(I think this is definitely a first, where I purposely retract something I previously said on my blog. However, in my mind, I consider that to be quite alright and normal, for that just shows I’m growing and evolving as a person and a thinker.)
About a year ago, I made my argument regarding how reading too much young adult fiction post-adolescence can be worrisome, in response to an article author John Green had written for the Cosmopolitan. Ultimately, it led to me saying that my first novel, A Moment’s Worth, would considerably be a young adult novel despite it all, even though none of the characters are within range of being in high school, let alone the themes and subject matter as well. Not to mention that since I had said that the youngest appropriate age to read my book would be 16- an opinion I still stick by to this day- it’s since bothered me why I called my novel YA in the first place.
It’s with that that I’d like to take this time and retract that statement, which also brings me to my subject for this week’s post. While A Moment’s Worth may infuse contemporary, fantasy, and science fiction into one cohesive piece, age range-wise, I do not consider it to be a young adult novel. If anything, I would consider A Moment’s Worth to be a new adult novel.
It’s not a term that’s as commonly used as young adult fiction, but it’s nonetheless one that’s a genre in development. The term “new adult fiction” was first used in 2009 when St. Martin’s Press made a call for entry for fiction that’s for a slightly older audience than the young adult readership. Common subjects that are often covered in this genre- some of which may be recognizable had you read A Moment’s Worth– include going to university, first jobs, living away from home for the first time, romantic relationships as an adult, etc.
There’s a reason why new adult fiction isn’t as commonly used compared to young adult fiction. A lot of it is due to criticism. It’s considered a “hybrid genre” by the publishing industry, where such authors are being split amongst the children’s and adult’s divisions, as described by the New York Times. It’s with that that authors of the genre have taken matters into their own hands and, primarily within the last four years, there’s been a rise in the genre via self-publishing (*wink wink*).
In 2012, when The Guardian opened up the platform to gather people’s opinions about whether or not they’d read new adult fiction, there was one comment that caught my eye that I completely agree with. In a nutshell, this individual spoke of how the time period between being over 18 and under 30 is one that is not often covered in fiction; as if life suddenly stops during that otherwise crucial transitional period. You’re no longer a teen, but you’re not quite an adult who’s got their sh** together either. She spoke of how there needs be a diverse range of books that can explore that time period with the proper respect and attention it deserves.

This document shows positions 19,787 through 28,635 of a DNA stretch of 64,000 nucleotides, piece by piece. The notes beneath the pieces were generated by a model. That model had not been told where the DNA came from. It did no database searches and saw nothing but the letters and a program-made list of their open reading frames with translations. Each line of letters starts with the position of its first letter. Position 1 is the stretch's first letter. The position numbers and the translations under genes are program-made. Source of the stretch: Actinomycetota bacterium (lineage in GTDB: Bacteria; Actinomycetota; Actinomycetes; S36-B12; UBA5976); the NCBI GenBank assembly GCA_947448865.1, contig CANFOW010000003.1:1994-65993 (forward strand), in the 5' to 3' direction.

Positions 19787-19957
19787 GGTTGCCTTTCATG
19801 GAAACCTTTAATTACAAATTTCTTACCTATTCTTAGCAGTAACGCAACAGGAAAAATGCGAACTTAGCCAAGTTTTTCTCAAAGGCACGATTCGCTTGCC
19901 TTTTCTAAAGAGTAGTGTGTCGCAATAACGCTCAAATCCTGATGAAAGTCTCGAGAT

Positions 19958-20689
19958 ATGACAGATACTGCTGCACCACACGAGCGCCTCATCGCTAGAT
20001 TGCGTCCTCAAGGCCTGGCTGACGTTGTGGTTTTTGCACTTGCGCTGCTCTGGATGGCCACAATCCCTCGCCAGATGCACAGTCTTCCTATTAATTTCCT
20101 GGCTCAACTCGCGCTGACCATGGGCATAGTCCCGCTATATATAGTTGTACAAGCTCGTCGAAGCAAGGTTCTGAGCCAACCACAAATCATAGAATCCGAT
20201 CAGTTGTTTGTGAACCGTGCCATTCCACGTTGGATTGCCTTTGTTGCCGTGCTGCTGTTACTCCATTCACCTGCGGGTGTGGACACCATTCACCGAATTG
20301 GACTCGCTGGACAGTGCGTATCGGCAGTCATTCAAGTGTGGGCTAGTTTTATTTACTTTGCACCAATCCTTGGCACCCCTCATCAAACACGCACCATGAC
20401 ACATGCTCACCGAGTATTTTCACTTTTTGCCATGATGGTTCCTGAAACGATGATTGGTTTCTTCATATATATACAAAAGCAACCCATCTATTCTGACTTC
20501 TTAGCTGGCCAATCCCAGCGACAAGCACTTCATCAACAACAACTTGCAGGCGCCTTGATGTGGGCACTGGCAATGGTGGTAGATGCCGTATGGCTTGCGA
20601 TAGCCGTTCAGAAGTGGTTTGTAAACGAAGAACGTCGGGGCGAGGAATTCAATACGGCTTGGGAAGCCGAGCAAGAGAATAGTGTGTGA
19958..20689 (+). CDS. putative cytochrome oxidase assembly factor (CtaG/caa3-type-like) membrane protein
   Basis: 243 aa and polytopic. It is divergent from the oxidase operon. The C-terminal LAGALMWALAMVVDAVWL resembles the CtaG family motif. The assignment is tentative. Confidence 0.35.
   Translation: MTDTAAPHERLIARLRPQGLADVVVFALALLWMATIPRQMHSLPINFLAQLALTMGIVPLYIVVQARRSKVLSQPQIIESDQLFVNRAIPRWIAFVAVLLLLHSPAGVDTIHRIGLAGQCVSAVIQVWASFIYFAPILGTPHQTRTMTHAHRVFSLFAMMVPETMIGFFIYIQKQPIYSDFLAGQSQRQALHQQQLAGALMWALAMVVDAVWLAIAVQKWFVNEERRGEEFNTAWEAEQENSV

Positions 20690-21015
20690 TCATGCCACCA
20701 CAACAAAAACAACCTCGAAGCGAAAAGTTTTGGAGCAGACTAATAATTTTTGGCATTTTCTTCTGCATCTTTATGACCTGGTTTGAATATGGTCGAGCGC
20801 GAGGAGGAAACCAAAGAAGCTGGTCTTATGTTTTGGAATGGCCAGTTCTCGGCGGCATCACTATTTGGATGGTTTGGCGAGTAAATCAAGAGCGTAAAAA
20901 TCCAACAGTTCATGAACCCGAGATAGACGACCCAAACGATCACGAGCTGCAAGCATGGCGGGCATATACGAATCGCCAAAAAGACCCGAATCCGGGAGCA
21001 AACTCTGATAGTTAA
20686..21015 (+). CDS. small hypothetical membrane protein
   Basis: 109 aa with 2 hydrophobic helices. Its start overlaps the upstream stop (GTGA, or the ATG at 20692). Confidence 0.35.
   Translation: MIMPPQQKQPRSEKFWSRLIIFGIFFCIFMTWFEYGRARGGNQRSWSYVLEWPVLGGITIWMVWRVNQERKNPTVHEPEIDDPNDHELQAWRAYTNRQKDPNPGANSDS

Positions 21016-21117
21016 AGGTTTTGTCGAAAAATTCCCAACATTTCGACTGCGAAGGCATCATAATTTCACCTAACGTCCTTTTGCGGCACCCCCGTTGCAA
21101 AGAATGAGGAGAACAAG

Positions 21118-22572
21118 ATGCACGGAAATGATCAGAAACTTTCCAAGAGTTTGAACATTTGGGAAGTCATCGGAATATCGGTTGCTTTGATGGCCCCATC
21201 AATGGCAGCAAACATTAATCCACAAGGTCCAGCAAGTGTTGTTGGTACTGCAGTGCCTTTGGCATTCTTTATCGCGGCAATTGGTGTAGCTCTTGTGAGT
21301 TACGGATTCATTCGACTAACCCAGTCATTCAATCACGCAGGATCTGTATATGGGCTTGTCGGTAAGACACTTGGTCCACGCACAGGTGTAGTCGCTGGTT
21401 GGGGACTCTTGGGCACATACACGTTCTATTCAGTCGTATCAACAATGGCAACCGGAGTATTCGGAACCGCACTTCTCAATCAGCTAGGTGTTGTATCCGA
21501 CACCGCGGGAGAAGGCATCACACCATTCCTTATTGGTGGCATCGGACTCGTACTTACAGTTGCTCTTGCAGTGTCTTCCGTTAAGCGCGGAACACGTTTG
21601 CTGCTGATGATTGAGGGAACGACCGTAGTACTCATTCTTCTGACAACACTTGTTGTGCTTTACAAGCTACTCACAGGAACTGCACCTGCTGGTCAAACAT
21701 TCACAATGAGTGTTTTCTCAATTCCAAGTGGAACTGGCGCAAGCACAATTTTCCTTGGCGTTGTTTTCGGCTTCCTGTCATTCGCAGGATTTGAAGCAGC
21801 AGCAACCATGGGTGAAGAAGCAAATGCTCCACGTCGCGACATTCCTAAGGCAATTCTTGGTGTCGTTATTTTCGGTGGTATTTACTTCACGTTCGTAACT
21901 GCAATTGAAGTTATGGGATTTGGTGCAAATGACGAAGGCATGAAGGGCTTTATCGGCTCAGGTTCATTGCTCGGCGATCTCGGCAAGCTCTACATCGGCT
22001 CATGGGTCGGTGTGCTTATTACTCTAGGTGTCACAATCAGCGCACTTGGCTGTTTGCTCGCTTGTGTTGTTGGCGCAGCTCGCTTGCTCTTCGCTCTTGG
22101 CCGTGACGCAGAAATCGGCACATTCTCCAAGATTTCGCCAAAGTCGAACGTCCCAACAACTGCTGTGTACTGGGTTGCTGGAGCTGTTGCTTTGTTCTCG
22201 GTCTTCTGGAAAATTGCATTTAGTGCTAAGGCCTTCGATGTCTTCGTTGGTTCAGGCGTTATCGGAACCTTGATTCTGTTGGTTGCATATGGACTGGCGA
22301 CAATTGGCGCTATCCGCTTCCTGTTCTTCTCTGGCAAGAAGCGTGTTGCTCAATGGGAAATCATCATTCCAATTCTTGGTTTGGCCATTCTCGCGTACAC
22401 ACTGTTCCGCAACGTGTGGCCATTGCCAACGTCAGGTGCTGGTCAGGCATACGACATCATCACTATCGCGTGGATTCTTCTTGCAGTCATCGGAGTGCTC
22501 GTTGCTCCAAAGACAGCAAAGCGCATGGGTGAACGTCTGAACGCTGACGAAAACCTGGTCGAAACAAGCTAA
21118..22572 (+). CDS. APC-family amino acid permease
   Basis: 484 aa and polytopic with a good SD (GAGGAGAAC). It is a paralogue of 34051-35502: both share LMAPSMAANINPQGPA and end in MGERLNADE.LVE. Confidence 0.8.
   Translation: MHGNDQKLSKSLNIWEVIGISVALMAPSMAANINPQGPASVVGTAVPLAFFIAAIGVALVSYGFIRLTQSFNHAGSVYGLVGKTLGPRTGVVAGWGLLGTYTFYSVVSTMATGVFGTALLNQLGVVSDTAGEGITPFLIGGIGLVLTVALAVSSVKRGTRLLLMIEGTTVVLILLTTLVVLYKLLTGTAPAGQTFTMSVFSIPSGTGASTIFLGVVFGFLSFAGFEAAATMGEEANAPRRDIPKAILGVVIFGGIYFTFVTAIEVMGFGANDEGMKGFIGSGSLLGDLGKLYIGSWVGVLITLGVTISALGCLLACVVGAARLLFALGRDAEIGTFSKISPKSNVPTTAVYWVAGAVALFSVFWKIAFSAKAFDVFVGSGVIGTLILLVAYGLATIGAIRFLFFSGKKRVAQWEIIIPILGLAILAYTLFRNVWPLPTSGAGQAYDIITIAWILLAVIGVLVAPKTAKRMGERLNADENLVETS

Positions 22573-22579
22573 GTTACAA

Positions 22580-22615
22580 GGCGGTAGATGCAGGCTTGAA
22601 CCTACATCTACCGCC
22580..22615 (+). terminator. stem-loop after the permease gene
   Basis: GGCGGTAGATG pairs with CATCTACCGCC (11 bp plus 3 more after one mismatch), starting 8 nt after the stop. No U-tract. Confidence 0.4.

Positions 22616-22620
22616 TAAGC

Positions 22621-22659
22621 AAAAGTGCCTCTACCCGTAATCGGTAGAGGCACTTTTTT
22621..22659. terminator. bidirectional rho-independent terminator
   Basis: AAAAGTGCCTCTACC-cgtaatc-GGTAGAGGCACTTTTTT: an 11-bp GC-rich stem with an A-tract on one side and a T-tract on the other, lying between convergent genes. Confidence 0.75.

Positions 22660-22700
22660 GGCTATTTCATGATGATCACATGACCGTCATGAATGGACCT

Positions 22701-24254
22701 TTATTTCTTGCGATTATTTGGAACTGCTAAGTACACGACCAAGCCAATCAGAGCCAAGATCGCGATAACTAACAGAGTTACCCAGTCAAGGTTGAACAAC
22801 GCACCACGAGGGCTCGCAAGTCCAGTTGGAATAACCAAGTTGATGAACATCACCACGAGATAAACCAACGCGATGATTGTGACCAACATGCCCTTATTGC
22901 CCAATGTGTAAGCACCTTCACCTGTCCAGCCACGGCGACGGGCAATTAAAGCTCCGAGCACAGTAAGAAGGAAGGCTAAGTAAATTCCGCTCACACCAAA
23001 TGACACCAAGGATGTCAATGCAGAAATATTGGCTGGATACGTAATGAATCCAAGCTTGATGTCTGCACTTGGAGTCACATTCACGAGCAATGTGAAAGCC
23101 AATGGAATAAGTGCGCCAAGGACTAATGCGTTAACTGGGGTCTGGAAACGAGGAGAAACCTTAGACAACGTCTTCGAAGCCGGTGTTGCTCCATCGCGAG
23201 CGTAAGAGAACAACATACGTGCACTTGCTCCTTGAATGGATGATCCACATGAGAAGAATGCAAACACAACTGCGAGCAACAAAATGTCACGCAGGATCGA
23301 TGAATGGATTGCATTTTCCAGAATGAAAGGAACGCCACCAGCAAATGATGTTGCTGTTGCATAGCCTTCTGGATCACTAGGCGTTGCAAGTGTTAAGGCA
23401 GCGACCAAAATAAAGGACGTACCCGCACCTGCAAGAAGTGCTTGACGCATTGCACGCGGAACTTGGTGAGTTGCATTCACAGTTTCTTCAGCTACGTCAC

And I couldn’t agree with her more on that. I too have noticed a lack of characters in fiction who are well within my age range, which was one of the reasons why I gave my characters the ages they are in my first novel. Some might argue that it’s all a marketing ploy. Some might say that there is no audience for such works of fiction. But as many can see, especially as my generation enters this crossover period of our lives, one can beg to differ. Besides, already it was William Shakespeare who originally created the term “adolescence” in the first place; as a way to acknowledge the time period where you’re no longer a child but not an adult either. Who’s to say that there isn’t such a phase for the stage post-adolescence?
And while there’s plenty of self-published works that abide by making the new adult fiction genre more prominent than it would be otherwise, that’s not to say that it’s completely left out of the equation in mainstream novels as well. A prominent example that comes to my mind is the works of Haruki Murakami, where about half of his works focus on that time period in one’s life; such as Norwegian Wood, After Dark, and Colorless Tsukuru Tazaki and His Years of Pilgrimage to name a few.
Even beyond the format of books, I’m starting to see a wider representation of my age demographic in other storytelling mediums as well. Like I had said before, the works of Wong Fu Productions does well with telling stories during this crossover time period. Another example: “Legend of Korra.” Notice how they aged up the characters in that series, in contrast to the characters in “Avatar: The Last Airbender.” This was likely a way of appealing to the viewers who grew up with the original series. The film “Big Hero 6” can attest as an example as well, where despite the protagonist being a 14-year-old genius, look at who his friends are; college students.
There is a time and a place now for new adult fiction, and it’s growing prominently in presence in books, TV, and movies. I’m happy to see my age demographic no longer being dismissed for being one not worth exploring in-depth and with profound thought; and I’m happy to be one of the ones to also have the reigns on that too.
A Moment’s Worth is now available through the following venues: Amazon, Barnes & Noble, Smashwords, iTunes. Please leave a review if you can, for my goal is to get a total of at least 20 reviews on all venues (so far, I’ve gotten 5 reviews so I’m already a quarter of a way to my goal).
Check out its Goodreads page, which includes two trivia quizzes for all who’ve completed reading it already.